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Ernie Gehr

BEST KNOWN FOR his single-minded, dynamic minimalism, Ernie Gehr has also been the American avant-garde filmmaker most devoted to exploring the “intensification of nervous stimulation” that pioneer sociologist Georg Simmel identified with urban life. Gehr’s oeuvre is a tale of three cities: San Francisco (his home for the last fifteen years), Berlin (which his parents fled before his birth in 1943), and New York (where he emerged as a leading structural filmmaker in the late ’60s). It is the latter that Gehr chose to revisit on the occasion of the Museum of Modern Art’s reopening last November, premiering as new works four fragments from an unfinished city symphony, shot and abandoned in the early ’70s.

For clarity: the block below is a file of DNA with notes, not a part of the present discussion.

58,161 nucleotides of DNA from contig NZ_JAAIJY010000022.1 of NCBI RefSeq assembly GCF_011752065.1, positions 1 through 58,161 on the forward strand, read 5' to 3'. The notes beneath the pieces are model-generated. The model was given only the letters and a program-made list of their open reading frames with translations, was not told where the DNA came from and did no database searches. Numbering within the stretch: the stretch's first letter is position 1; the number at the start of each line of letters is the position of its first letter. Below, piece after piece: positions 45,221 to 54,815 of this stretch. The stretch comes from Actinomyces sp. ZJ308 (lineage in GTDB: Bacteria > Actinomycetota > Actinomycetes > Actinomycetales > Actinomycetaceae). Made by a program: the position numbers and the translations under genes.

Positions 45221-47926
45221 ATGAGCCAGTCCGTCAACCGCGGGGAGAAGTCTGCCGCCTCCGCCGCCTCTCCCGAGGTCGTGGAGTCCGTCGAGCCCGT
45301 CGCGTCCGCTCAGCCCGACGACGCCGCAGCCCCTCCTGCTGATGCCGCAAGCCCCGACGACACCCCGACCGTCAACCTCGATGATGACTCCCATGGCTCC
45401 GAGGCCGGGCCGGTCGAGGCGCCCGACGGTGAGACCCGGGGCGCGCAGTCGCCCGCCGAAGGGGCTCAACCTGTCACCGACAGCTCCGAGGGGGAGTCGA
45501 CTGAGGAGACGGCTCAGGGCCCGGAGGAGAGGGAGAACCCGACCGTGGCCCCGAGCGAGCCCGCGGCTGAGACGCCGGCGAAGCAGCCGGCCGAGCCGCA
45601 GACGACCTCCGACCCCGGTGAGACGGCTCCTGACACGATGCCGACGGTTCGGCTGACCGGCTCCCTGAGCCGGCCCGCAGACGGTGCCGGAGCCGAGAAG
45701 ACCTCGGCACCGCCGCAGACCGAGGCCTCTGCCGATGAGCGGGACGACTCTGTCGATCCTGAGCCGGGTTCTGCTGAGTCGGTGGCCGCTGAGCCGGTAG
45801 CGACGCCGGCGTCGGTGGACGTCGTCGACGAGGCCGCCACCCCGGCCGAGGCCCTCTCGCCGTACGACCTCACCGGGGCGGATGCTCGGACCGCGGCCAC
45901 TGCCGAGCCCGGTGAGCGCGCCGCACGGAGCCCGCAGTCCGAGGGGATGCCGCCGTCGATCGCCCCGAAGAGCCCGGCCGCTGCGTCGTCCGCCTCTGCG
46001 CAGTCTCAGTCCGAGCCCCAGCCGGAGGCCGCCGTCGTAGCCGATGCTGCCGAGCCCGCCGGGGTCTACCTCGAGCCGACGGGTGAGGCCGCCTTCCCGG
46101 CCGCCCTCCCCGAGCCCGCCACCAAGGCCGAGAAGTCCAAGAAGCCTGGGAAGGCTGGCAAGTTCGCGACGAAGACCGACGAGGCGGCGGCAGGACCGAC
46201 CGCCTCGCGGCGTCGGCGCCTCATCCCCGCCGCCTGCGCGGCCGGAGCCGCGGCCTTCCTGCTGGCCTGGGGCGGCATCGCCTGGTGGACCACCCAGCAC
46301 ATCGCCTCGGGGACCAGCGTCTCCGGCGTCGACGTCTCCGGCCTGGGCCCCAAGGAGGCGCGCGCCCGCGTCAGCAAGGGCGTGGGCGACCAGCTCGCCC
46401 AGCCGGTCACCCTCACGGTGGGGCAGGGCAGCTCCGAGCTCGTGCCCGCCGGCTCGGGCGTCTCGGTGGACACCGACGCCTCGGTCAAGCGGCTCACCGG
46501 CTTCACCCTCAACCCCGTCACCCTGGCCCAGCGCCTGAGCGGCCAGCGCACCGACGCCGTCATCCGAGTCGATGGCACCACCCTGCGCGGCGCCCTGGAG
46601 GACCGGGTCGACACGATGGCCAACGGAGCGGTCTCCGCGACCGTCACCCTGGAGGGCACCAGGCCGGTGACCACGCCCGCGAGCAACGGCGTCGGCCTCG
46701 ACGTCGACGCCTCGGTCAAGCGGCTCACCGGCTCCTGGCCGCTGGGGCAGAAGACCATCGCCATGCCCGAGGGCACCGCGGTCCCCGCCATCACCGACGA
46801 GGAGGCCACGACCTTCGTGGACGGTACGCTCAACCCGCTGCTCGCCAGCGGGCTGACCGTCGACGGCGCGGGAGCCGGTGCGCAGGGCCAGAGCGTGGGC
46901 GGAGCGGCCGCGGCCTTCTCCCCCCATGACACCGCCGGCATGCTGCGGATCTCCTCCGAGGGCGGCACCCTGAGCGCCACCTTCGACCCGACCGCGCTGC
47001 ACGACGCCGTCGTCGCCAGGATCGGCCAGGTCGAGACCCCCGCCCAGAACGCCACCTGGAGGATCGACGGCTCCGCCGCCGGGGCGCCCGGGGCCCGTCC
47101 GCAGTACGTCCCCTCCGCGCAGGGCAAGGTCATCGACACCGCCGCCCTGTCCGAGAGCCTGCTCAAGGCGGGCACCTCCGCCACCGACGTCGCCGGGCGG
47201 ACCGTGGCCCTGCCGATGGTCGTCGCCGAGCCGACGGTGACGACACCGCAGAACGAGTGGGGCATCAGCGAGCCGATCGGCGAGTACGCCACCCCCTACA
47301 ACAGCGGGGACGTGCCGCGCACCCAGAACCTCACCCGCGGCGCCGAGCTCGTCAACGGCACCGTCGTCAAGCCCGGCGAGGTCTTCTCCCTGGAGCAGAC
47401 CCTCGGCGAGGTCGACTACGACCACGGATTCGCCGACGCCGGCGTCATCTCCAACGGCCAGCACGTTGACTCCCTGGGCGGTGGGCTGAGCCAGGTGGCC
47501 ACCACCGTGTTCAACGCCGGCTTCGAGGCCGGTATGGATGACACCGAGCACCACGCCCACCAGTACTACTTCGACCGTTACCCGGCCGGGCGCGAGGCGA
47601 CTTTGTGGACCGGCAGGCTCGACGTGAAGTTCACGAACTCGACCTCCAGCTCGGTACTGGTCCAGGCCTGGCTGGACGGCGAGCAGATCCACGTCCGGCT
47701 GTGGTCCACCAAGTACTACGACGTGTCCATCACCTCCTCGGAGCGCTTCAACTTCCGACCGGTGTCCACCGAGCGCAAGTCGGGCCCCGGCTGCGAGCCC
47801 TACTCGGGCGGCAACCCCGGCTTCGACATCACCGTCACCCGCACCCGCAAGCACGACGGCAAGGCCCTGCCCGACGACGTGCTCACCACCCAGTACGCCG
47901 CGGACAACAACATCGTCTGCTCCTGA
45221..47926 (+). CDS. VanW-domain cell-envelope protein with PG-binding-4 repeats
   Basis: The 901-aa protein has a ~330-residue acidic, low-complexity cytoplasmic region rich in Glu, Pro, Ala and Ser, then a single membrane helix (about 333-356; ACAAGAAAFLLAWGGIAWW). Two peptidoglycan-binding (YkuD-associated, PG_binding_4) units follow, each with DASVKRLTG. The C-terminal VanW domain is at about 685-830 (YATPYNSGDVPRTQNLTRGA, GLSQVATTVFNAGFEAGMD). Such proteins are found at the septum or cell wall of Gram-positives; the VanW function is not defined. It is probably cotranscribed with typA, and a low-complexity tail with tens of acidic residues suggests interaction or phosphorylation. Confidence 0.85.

Made mainly in Manhattan public spaces using (with one exception) black-and-white film stock, these silent, polished shards—doubly excavated for having been transferred from 16 mm to digital

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